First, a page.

According to Judaism, we are obliged to control what we do and say, and what we think and feel, too. A famous Chassidic saying is that ‘the mind controls the heart,’ which means that our intellect is capable of directing and choosing the emotions that we feel. We are not slaves to our emotions as they arise compelling us to feel angry or sad or silly.
Imagine if we saw a person smiling and giggling at a funeral service. We would consider his attitude very inappropriate and ask him to control himself. Indeed, that man is capable of altering his behavior by immediately refocusing himself on the situation at hand and refusing to allow any humorous thoughts to enter his mind. By controlling his thoughts, that man is not is denial of what he feels; rather he is choosing what is a correct emotion to feel in a given situation and ignoring what is an improper emotion.
So it is with deciding to be happy. A person is annoyed at something that happened to him at work. He cannot change what already happened. What he can do is choose whether to dwell on his annoyance for the duration of the day, or avert his thoughts from those unpleasant feelings and think about other happier things. Let’s say that immediately after the annoying event, he finds out that his favorite aunt is coming in town, and he is excited about the visit. Does this mean that he suppresses or is in denial of his earlier negative feelings? No, since he erased those negative feeling from existence and replaced them with positive emotions, there is nothing to repress or deny. He is only allowing happy thoughts to occupy his mind. Even without the news about an aunt’s visit, that man could block out the negativity and permit himself only happy feelings. All he has to do is decide what to feel.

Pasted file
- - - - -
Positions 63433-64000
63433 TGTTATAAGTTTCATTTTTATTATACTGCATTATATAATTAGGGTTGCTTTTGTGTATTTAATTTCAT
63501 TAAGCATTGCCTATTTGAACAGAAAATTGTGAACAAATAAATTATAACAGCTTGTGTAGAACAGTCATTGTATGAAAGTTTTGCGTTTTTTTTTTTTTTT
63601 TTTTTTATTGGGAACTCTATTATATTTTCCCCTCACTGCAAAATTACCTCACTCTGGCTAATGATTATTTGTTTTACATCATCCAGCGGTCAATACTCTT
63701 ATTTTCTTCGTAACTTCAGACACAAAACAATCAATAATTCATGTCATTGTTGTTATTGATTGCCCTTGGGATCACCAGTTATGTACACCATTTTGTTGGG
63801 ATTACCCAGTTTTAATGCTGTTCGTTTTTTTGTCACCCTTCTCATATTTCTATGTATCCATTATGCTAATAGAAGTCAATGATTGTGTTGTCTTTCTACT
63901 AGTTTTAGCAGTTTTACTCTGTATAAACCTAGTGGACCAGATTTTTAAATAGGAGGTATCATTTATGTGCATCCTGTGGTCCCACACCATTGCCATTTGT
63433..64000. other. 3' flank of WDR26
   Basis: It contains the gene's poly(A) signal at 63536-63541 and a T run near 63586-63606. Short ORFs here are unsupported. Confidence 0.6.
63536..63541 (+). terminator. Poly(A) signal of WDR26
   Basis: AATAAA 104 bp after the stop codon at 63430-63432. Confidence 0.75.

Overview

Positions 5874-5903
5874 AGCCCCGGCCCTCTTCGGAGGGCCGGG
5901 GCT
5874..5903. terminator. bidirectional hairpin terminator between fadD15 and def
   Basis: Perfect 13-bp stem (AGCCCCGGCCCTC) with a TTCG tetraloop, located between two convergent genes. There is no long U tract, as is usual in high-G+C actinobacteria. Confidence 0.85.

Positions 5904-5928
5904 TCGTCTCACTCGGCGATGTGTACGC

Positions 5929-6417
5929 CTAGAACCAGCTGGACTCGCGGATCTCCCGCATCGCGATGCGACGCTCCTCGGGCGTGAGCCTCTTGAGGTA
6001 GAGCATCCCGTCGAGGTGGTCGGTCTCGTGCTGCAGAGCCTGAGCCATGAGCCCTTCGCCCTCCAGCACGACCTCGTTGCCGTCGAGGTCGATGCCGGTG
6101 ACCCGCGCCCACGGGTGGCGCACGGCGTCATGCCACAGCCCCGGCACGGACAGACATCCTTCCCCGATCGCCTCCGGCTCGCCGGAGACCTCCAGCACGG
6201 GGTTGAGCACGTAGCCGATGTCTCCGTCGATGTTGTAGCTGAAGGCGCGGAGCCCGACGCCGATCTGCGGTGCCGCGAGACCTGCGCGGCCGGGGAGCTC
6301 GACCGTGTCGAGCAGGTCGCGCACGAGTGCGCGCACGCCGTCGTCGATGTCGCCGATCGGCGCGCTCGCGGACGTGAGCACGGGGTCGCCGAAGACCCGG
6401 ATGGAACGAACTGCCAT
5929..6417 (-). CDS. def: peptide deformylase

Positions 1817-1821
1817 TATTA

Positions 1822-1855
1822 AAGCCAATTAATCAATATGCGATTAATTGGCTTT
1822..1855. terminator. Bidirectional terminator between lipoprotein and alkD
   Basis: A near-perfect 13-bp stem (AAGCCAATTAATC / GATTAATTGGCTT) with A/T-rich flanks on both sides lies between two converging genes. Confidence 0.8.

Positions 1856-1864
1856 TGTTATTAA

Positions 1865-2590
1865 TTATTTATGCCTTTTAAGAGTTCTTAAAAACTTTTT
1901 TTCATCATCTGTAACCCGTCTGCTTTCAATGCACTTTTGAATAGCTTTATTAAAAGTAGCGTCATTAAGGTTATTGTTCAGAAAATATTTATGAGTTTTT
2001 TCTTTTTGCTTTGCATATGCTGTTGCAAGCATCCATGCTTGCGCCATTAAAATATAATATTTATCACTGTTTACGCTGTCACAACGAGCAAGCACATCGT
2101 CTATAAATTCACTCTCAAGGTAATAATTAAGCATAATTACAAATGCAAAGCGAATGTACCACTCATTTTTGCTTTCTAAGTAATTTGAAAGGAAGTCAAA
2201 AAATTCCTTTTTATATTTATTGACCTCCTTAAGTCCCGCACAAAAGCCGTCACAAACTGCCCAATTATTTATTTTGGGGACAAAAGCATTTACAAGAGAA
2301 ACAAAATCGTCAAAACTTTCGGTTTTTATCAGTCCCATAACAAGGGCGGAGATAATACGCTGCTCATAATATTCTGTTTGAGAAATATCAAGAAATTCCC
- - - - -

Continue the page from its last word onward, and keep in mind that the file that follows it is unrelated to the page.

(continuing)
Choosing how we feel is a tremendous power that G-d has given us, but there is a technique to it. Let’s say bad feelings come knocking on our heart’s door. We open up a mental round table discussion about what to do, how to get rid of them, contemplate all the cons about allowing ourselves to feel bad, etc., then we have welcomed those negative emotions into our heart to some extent for the duration of this mental process. The correct response to negative thoughts is to ignore them entirely. Do not answer the ‘door’. Instead, immediately think about something else positive. This is a habit forming process and fewer and fewer bad feelings will come to visit. As we get in the habit of inviting over happy feelings, they will start visiting us even without an invitation.
Mrs. Nechama Kumer